29 march 2020
Central Asia news
In Kazakhstan, most of the media owners are hiding behind their formal founders. But, as they say, if the secret is known to three – then everyone knows this. Having talked with experts Fergana News Agency made its own list of the true owners of the Kazakh media.
In Ashgabat, the campaign to dismantle individual satellite dishes from the facades and roofs of multi-storey houses has coming to an end. However, the ‘dishes’ remain popular throughout the rest of the country. In provincial towns and villages, even in auls completely fully consisting of jerry housing lost in Karakum dunes, each family has one or even two antennas rotated in the direction of the Yamal-401 and Hot Bird space communication satellites at a certain angle. TV viewers, sometimes not understanding a word on other languages than native ones, nevertheless watch the programmes of Russian, Uzbek, Turkish, Chinese, European TV channels on a regular basis.
The passing of Islom Karimov, the first president of independent Uzbekistan, in the late summer of 2016 raises important questions for the whole Central Asian region and for those who study it. Amid the clamour of media coverage about prospects for change under the leadership of interim President Shavkat Mirziyoyev—some of it resorting to clichés that have been well-critiqued in the pages of this journal—this Forum provides the opportunity for a longer and more nuanced view about the contemporary shape of the ‘Uzbek model,’ how it works, and how it is lived.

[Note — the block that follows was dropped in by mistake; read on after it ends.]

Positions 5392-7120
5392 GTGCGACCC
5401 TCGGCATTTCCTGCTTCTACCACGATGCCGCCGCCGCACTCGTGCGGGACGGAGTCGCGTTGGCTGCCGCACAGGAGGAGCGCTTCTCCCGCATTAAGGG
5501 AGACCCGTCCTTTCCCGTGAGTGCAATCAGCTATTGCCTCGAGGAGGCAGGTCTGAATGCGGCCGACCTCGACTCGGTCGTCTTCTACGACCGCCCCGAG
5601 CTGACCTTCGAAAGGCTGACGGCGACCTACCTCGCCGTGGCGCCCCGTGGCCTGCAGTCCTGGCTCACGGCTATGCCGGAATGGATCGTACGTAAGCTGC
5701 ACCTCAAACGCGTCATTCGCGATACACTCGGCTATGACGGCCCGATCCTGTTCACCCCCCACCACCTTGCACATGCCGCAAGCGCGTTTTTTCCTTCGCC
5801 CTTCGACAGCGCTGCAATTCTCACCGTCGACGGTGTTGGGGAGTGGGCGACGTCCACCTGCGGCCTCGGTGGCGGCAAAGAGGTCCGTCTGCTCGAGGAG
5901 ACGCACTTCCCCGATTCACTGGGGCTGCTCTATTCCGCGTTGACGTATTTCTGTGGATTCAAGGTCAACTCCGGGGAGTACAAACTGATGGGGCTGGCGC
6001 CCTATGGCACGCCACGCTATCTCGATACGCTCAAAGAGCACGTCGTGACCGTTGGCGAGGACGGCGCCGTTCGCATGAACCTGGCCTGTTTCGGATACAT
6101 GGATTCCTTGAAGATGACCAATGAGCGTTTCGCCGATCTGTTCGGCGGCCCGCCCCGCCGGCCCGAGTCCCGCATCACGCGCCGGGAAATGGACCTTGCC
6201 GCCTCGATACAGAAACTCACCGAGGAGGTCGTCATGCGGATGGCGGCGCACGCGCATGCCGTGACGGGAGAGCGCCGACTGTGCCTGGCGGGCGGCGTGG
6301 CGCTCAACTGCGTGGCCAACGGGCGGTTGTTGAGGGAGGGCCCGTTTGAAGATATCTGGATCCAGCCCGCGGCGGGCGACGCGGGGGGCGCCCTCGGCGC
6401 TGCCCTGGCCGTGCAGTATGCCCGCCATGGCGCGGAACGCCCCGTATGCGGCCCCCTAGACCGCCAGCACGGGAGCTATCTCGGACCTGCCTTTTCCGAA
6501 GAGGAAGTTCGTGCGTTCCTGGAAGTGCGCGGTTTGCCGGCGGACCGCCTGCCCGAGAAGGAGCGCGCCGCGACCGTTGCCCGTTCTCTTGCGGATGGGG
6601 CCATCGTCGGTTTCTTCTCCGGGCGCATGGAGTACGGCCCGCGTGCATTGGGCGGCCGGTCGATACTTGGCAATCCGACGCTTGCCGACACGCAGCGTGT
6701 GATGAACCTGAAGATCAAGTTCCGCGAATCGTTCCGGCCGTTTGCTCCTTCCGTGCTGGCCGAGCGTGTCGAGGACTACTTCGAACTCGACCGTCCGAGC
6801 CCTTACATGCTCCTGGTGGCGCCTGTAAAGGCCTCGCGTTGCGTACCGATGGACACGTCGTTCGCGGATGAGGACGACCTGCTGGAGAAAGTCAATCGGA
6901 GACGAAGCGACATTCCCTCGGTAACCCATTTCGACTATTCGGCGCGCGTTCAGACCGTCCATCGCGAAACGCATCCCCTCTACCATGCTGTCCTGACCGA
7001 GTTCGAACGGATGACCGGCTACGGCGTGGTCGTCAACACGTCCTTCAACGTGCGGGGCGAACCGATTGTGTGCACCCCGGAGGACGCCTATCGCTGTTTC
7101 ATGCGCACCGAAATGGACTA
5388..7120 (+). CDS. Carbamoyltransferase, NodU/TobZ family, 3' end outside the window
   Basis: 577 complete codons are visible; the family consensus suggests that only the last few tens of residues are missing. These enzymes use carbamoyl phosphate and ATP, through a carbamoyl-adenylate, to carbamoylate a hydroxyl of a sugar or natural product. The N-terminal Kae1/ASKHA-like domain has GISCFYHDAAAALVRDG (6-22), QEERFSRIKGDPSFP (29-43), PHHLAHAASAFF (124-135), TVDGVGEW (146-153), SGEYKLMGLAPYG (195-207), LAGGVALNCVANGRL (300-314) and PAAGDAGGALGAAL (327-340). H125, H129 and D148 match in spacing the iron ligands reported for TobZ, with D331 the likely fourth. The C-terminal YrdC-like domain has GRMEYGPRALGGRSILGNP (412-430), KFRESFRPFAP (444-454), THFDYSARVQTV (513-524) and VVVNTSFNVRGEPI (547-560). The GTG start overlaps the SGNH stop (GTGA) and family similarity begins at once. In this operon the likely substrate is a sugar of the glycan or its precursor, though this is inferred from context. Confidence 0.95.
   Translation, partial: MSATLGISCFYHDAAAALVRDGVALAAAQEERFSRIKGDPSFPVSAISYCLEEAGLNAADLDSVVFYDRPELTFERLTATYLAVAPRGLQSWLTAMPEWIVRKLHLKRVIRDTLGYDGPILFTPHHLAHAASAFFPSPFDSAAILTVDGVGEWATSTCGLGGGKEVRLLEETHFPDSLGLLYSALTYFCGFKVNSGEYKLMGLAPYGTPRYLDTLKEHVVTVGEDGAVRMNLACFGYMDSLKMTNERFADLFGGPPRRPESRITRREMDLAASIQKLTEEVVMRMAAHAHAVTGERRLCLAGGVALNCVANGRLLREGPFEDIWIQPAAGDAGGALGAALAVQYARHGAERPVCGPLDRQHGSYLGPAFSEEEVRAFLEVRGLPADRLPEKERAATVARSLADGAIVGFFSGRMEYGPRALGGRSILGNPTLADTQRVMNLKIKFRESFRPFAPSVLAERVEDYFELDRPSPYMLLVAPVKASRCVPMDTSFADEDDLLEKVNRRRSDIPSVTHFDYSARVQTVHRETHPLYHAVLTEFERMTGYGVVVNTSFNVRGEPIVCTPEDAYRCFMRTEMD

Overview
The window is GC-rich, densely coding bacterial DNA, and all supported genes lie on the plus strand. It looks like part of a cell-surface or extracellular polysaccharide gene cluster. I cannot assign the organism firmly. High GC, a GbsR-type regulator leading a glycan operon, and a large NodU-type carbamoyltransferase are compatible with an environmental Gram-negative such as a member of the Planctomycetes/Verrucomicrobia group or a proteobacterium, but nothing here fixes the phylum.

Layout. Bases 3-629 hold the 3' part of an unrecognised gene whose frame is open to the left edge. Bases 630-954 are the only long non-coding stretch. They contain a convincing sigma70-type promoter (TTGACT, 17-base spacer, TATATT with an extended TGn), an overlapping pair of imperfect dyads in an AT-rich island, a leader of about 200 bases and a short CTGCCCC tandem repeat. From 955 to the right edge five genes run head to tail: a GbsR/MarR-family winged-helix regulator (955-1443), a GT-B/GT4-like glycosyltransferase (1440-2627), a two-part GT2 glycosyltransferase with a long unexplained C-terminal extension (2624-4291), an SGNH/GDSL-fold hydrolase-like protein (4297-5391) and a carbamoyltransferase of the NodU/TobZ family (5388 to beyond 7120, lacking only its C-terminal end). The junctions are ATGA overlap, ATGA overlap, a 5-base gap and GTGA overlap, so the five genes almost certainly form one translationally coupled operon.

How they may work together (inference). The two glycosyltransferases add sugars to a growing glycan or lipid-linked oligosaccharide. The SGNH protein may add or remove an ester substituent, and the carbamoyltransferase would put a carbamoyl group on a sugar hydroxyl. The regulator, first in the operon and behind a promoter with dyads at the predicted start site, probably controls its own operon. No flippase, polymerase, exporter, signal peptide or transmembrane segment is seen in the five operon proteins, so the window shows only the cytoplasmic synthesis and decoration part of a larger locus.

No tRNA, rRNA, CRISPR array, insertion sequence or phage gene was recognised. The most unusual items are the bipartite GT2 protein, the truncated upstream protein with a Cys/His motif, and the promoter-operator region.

Editors and journalists from the Justice for All monthly legal bulletin face charges under criminal defamation laws and, if found guilty, might see their publication closed. The second major libel case against the Kyrgyz press will be heard on July 29 in Jalalabad city court in southern Kyrgyzstan. Only today, the editor-in-chief of another popular opposition newspaper, De-facto, charged with publishing deliberately false accusations against a city official, appeared in court.
Print-run (2,500 copies) of the independent newspaper Alkak was arrested in Bishkek, the capital of Kyrgyzstan, this Wednesday. The Bishkek police say the issue included a piece of religious-extremist nature. The editorial office in its turn maintains that the issue included no articles on religious matters.
Business ventures of the ex-Kyrgyz president's family remain in the focus of attention of the Western media